Ethereum (ETH) is about to go through some major changes, with the Istanbul hard fork scheduled to happen on Saturday December 7 at block 9.069 million. This hard fork includes 6 Ethereum Improvement Proposals (EIPs) which will reduce network gas costs, increase security, and improve blockchain interoperability.

However, one thing that is not included in Istanbul is any change to the difficulty bomb. The difficulty bomb starts to go off at a predetermined block, and after that block times get longer every 100,000 blocks, eventually leading to an exponential increase in block times which brings the network to a crawl and drastically reduces mining revenues. This forces the Ethereum (ETH) devs and community to come together to implement upgrades, and is also an opportunity for those who disagree with the devs to fork to a different blockchain.

Apparently the devs thought the difficulty bomb would not kick in until July 2020, but those calculations were wrong. The difficulty bomb began to go off on October 5, before which block times were 13.1 seconds, but now block times have increased to 15 seconds. It is projected that block times will increase to 20 seconds by the end of this month, and to over 30 seconds by February.

The difficulty bomb adds to mining difficulty in order to increase block times, but the problem is that the difficulty bomb is included in the same complex code for block time retargeting. Due to be intertwined with the block time retargeting algorithm, it is hard to predict the difficulty bomb and its effects on the network, since assumptions must be made regarding network difficulty in the future.

The solution is a single EIP upgrade called Mountain Glacier, which will push off the difficulty bomb by 9 million blocks, which is approximately two years. Essentially, the difficulty bomb is being delayed as long as possible in order to give the devs time to fix it, and if it cannot be fixed the difficulty bomb will be removed entirely.

This upgrade would occur at block 9.2 million which is in early January. It is unclear if this upgrade will require a hard fork or if it can be done without a hard fork. Also, this plan is not completely finalized yet, probably since the Istanbul hard fork has to successfully occur first. In the past Ethereum (ETH) hard forks have had unexpected delays, such as when Constantinople was delayed due to a critical security error discovered at the last moment.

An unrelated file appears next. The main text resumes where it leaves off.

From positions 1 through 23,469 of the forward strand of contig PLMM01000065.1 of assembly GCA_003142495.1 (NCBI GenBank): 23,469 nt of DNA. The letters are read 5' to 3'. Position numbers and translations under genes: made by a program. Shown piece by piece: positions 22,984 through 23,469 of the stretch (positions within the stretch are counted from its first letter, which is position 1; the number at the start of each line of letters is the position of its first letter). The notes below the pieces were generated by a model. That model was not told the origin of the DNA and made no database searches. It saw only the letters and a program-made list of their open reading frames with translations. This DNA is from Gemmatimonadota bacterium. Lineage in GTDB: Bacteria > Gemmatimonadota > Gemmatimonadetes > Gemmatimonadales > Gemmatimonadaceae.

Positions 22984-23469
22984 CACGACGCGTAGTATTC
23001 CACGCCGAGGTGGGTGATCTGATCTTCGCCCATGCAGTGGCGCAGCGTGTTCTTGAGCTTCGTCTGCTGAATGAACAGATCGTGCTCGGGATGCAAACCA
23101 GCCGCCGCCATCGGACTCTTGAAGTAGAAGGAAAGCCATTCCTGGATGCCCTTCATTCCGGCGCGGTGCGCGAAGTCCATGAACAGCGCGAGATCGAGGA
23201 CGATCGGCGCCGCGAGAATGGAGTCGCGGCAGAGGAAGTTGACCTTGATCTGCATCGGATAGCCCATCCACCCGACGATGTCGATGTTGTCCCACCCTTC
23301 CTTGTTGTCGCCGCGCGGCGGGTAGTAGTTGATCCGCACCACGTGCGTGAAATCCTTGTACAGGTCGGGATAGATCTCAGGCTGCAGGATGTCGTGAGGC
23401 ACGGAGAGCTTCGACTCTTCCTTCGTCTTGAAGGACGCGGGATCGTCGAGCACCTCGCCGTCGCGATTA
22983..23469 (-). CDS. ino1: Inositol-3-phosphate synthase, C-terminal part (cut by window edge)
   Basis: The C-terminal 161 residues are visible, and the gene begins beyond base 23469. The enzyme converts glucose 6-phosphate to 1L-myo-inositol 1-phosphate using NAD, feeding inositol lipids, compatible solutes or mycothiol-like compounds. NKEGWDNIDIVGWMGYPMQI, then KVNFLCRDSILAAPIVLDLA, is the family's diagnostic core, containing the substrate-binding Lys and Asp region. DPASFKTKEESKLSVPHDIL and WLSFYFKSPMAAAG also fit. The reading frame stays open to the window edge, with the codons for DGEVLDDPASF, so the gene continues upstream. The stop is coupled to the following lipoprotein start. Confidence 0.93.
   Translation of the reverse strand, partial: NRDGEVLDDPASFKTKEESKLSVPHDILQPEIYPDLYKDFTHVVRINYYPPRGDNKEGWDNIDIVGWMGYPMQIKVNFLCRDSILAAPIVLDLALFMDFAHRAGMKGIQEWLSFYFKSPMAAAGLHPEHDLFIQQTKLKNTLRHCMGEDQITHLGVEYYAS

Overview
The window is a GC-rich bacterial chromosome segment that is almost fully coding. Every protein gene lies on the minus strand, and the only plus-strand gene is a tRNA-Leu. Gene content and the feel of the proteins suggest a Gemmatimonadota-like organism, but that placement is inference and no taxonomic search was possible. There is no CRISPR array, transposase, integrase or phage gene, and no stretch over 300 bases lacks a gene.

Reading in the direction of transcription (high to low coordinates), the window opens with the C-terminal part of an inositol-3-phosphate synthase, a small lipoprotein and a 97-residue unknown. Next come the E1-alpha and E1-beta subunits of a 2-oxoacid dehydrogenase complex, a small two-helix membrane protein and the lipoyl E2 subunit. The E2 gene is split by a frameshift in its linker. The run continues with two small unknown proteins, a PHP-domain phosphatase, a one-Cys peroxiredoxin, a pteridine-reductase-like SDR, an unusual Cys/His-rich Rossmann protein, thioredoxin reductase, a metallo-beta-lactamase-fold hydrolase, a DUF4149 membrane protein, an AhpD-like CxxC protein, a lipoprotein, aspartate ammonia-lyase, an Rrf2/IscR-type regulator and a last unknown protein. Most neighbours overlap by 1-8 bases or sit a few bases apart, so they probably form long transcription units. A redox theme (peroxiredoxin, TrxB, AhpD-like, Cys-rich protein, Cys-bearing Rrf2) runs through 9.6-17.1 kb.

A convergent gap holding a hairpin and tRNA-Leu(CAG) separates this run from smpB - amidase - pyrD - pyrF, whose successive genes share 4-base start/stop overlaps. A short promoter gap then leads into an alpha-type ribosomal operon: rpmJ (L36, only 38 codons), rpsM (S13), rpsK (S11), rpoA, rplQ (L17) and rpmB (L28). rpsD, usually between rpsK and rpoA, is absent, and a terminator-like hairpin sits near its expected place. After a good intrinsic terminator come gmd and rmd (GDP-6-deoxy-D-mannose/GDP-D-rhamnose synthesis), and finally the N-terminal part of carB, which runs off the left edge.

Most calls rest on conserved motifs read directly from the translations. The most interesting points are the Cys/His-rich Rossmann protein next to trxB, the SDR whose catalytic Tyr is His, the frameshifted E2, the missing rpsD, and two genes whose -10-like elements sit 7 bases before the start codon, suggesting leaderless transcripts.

In any case, Mountain Glacier will lead to the longest period of network stability since the difficulty bomb was first implemented. This stability will likely be a positive factor for Ethereum (ETH), since users will not have to worry about the network getting progressively slower, and miners will not have to worry about revenues being drastically reduced.

That being said, Ethereum (ETH) developers are still looking to do another hard fork called Berlin in 2020, which will increase GPU mining efficiency to make Ethereum (ETH) more ASIC resistant.

Further, the plans for Ethereum 2.0, where Ethereum (ETH) will become Proof of Stake (PoS), are already being put into place. The launch of Ethereum 2.0 will come in 3 phases. Phase 0 will launch the beacon chain, which manages validators and the coordination of shards. Phase 1 will allow data to be put into shards, and phase 2 will upgrade Ethereum 2.0 from a database to a fully functioning decentralized computing platform.

Thus, Ethereum (ETH) is going through some major changes, with the Istanbul hard fork expected Saturday and then another upgrade/fork coming in January called Mountain Glacier which will delay the difficulty bomb by two years, since the difficulty bomb is intrinsically flawed and needs to be fixed since it has become unpredictable. After that, the Berlin hard fork will happen sometime in 2020, as well as the launch of the beacon chain and eventually the transition to Ethereum 2.0 and PoS.

Traders and investors need to watch each one of these events closely, since each fork and upgrade will likely be associated with significant market movements.